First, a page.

Someone hell-bent on covering up their drinking habit from their wife has filled my recycle bin with empties. Yeah! I found them yesterday when I couldn’t fit my own shameful stash into the little green box.
They’re definitely not mine; they’re San Miguel bottles and l wouldn’t touch that piss with yours.
That said, it’s been half-term this week, and shorter days coupled with protracted child’s DVD viewing seem to legitimise earlier drinking. I’ll confess I’ve lost track of how much I’ve consumed, what I’ve consumed and where I’ve consumed it. But San Miguel? Hmm.
October half-term always brings out the worst in widowed me.
Kids seem to be running round everywhere shouting for their daddies; and daddies seem to be running round everywhere after their kids. It’s like living out scenes from the Boden catalogue.
I probably wouldn’t have noticed the ubiquity of dad-child interaction before Mark’s death. But these days my eyes appear to be set to Instagram mode, where every scene featuring dad and offspring has a soft-hued, nostalgic edge.
And dads seem to be so much more interactive since Mark died. They’re feeding rabbits at farm parks, whizzing down slides, singing loudest at music groups. They’re taking time to hone their Hallowe’en costumes in order to engage in door-to-door widow-baiting with their apple-cheeked families.
What happened to the good old days of mother as the primary carer? Prior to Mark’s death I rarely saw a dad. Farm parks were the domain of women and cake. Mother’s was the only voice you heard at Joe Jingles. Between Mark and me, I was the one with the repetitive slide-burn.
I swear, it’s enough to turn me to San Miguel. God, perhaps they were my empties after all.
11 thoughts on “Scenes from the Boden catalogue”
I must admit mine was so full I enlisted my dads help to carry it onto the front. In my defence I did have some family round at the weekend as there was a memorial service for Ian at the butterwick and all my kids came home which was lovely but then they have to leave again to get on with their lives. So an even more lonely Sunday loomed ahead so I opened the wine earlier. That helped slightly. Anyway may actually meet you on Saturday. Lookin forward to the face painting 🙂 xx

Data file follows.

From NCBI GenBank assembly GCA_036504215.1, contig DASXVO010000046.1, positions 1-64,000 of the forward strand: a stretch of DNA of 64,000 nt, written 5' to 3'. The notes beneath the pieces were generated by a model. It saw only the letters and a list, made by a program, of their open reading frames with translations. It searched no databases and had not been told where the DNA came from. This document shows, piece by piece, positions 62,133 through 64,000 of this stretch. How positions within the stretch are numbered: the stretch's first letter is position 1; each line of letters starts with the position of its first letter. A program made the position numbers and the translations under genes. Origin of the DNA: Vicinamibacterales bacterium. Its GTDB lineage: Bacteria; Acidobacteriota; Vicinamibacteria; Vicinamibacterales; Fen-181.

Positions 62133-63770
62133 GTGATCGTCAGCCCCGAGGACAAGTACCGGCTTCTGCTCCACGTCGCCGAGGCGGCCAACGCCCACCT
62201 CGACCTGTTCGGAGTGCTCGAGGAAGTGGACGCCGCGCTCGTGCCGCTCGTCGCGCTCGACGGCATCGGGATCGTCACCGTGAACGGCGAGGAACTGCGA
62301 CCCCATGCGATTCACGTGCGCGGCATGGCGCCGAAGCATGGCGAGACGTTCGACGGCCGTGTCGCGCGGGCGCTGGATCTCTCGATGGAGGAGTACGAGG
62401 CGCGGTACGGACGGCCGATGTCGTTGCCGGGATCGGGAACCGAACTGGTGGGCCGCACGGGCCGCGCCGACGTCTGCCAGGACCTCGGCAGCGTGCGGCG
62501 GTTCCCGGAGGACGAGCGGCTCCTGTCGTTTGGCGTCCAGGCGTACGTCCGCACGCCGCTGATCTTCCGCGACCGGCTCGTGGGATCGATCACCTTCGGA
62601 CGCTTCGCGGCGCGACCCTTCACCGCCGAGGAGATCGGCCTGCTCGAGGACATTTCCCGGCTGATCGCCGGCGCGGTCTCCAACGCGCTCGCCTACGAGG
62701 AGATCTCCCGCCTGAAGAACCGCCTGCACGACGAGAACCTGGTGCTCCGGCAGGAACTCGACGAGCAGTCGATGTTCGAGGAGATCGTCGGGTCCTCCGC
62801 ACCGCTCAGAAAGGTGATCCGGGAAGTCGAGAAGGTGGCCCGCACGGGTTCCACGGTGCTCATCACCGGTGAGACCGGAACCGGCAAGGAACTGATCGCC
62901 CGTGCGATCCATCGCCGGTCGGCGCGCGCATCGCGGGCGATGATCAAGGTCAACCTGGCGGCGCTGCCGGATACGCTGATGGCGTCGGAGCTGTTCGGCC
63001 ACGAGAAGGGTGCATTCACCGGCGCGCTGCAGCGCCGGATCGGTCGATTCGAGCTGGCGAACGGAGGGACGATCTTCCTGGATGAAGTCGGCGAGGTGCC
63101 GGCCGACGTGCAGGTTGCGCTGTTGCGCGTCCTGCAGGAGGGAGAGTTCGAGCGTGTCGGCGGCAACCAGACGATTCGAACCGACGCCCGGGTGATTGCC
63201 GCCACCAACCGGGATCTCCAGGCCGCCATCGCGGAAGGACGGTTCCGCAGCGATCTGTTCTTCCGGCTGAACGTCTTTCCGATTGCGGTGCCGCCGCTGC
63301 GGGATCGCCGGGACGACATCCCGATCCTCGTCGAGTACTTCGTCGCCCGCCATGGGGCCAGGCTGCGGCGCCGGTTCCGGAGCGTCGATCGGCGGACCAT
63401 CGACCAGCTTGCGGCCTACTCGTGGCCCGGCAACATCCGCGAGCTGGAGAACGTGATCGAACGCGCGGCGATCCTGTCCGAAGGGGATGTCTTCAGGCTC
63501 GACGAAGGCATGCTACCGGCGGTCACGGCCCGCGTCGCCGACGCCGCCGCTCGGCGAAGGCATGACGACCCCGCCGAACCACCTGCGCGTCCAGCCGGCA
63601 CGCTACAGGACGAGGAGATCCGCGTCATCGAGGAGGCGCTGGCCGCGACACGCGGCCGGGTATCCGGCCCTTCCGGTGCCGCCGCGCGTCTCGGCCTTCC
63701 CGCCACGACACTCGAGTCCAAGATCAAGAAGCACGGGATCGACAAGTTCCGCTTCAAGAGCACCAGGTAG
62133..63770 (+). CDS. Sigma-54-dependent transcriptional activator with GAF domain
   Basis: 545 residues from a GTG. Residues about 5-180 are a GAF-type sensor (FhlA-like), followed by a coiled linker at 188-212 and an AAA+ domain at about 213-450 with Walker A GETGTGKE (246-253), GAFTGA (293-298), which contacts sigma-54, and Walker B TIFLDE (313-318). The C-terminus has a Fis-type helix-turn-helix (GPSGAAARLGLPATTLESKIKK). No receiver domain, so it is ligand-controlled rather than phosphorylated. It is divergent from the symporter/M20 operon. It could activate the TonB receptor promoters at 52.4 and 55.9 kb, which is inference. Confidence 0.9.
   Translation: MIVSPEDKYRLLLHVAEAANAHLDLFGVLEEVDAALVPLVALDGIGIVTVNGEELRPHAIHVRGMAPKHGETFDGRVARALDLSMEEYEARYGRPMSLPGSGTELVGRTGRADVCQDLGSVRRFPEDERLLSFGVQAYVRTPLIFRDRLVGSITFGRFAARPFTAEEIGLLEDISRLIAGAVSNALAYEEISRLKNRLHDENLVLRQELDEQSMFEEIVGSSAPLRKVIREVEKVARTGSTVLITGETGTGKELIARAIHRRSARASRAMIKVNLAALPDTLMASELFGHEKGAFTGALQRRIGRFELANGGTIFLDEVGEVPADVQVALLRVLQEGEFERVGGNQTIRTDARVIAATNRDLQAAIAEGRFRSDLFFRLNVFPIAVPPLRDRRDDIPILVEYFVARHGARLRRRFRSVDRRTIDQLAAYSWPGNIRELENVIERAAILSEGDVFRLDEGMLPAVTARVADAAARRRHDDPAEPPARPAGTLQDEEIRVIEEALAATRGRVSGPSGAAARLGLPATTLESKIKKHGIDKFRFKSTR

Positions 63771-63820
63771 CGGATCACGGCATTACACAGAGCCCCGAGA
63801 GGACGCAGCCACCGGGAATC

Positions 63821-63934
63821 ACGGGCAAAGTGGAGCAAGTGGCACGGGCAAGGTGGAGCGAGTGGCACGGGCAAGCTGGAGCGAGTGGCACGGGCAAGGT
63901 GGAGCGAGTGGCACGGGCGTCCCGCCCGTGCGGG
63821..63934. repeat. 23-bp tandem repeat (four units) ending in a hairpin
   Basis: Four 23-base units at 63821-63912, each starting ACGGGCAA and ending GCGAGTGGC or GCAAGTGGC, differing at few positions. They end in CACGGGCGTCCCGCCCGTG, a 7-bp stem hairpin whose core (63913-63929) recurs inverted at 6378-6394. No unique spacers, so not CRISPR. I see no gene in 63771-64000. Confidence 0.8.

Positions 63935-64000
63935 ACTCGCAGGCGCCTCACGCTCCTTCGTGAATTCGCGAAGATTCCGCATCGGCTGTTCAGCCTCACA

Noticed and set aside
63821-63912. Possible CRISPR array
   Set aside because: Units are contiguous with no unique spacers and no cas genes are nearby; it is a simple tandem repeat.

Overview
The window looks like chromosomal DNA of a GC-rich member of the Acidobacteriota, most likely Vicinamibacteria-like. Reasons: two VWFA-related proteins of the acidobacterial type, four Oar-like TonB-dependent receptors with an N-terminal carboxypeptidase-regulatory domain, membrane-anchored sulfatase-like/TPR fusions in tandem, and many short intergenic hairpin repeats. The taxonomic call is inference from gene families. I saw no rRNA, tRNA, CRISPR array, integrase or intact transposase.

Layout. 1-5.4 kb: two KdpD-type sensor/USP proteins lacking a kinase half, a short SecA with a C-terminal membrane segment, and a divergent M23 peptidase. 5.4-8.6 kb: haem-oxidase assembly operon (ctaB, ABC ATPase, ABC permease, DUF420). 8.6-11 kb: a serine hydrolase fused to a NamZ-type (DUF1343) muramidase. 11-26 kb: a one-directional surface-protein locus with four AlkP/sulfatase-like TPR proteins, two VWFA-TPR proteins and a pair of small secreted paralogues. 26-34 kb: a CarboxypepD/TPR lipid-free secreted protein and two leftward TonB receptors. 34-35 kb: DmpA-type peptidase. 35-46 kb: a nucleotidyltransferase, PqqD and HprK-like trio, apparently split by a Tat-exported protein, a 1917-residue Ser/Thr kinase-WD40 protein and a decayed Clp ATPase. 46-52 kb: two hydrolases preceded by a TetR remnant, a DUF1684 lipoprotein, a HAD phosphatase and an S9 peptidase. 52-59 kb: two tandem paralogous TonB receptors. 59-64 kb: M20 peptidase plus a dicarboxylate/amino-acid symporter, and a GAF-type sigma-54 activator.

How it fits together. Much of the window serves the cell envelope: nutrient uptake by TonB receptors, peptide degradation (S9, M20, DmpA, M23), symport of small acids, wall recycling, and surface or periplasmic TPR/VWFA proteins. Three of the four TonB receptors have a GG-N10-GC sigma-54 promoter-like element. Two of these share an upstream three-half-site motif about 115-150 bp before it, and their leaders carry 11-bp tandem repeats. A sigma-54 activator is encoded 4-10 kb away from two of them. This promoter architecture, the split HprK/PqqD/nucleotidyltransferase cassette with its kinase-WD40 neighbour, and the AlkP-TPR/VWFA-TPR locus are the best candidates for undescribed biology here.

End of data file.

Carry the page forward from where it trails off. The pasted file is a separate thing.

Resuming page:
I didn’t know you were having the memorial for Ian last weekend Lynne – I hope it went as you would have hoped. Must have been a difficult one, especially when your family went off back to their ‘own lives’. I do hope we meet on Saturday! XX
Well Honey, I will be fighting with my neigbour – who shares the wheelie bin put out – to get there first so the weight and the clanking of my bin is not a dead give away, i was actually glad to come to work today to stop drinking……. 2nd worse holiday i have ever had – Steve died on my all time worse holiday….. xxxx
Well get me, I HAD A NIGHT OFF last night and as a consequence am feeling very smug – but also am feeling as if I can legitimately have another bottle tonight…eek! I know what you mean about reality of work, I am pleased to be back in that routine too. Hugs.xxx
This time of year always makes me feel like death. The grim reaper seems to beckon in the shortening days’ shadows….maybe the cling-cling of the empties can help us fend off the ghosts.
You put that so beautifully, and you are absolutely right, it is a rotten time of year I think, made worse by bereavement. I’m all for warding off the ghosts with clanking bottles! Chin chin! X
How funny, just replied to your comment on mine with the same sign off…les grands esprits se croisent!
I have a purple wheelie bin for glass and I always feel like such a lush when I drag it to the kerb. I try to pretend it’s the number of pasta sauce jars that make all the noise- but I’m kidding no one!
I did like your comment about the Boden catalogue. I don’t have kids, but I imagine it must seem like everyone you see has the perfect life when they’re displaying their family life in public. The thing is, they won’t be treasuring what they have, because they can’t comprehend that it could be taken away in an instant. Sending hugs as I go to pour some Shiraz xx
I like that: “they can’t comprehend that it could be taken away in an instant”. It’s just one of those unthinkable things isn’t it? If you could just say to them – hold on to it, treasure every bloody minute – they wouldn’t understand. And why would they? I certainly wouldn’t want them to. Perhaps I need a lid on my recycle box to disguise the truth…although they’ve been this morning to collect the empties, so I’ve got a fresh start from tonight! *laughs maniacally* XX
I have not a single word to offer – my children are grown, and having little grandchildren who’ve lost their papa hardly rings with the magnitude of your precious little girl never getting to have her daddy and the romps that seem to be everywhere to torture you. I don’t drink, but only because it makes me feel horrid with the treatments I am getting – but if I could, I would, and I wouldn’t give a rat’s ass about what would turn up at the curb, nor what position the yard arm is in to give me the “go” sign.
on the other hand, for the hellaciousness you are going through, I did think of at least 3 words for it – maybe 4 – a goddamned bucket of fuckedness – o, gee, that makes 5 words. something, anyway. sending you many gentle hugs…
with love and light, xoxo
You say you have not a single word to offer, but in fact, I love the five words you have chosen Karen. They sum it up beautifully! Much love to you. X